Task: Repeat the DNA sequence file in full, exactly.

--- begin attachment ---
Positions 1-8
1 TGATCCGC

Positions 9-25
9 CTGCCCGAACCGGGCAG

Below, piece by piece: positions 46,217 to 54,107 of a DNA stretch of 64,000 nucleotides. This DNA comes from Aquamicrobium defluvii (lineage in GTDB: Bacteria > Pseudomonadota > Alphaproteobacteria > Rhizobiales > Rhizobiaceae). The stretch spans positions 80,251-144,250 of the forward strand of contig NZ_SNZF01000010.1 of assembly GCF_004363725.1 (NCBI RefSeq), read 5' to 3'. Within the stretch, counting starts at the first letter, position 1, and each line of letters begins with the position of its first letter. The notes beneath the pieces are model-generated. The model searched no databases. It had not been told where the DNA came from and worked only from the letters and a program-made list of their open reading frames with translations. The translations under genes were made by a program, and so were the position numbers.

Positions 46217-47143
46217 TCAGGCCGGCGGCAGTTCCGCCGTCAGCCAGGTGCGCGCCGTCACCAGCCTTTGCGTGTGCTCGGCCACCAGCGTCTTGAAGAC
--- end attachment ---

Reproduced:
Positions 1-8
1 TGATCCGC

Positions 9-25
9 CTGCCCGAACCGGGCAG

Below, piece by piece: positions 46,217 to 54,107 of a DNA stretch of 64,000 nucleotides. This DNA comes from Aquamicrobium defluvii (lineage in GTDB: Bacteria > Pseudomonadota > Alphaproteobacteria > Rhizobiales > Rhizobiaceae). The stretch spans positions 80,251-144,250 of the forward strand of contig NZ_SNZF01000010.1 of assembly GCF_004363725.1 (NCBI RefSeq), read 5' to 3'. Within the stretch, counting starts at the first letter, position 1, and each line of letters begins with the position of its first letter. The notes beneath the pieces are model-generated. The model searched no databases. It had not been told where the DNA came from and worked only from the letters and a program-made list of their open reading frames with translations. The translations under genes were made by a program, and so were the position numbers.

Positions 46217-47143
46217 TCAGGCCGGCGGCAGTTCCGCCGTCAGCCAGGTGCGCGCCGTCACCAGCCTTTGCGTGTGCTCGGCCACCAGCGTCTTGAAGAC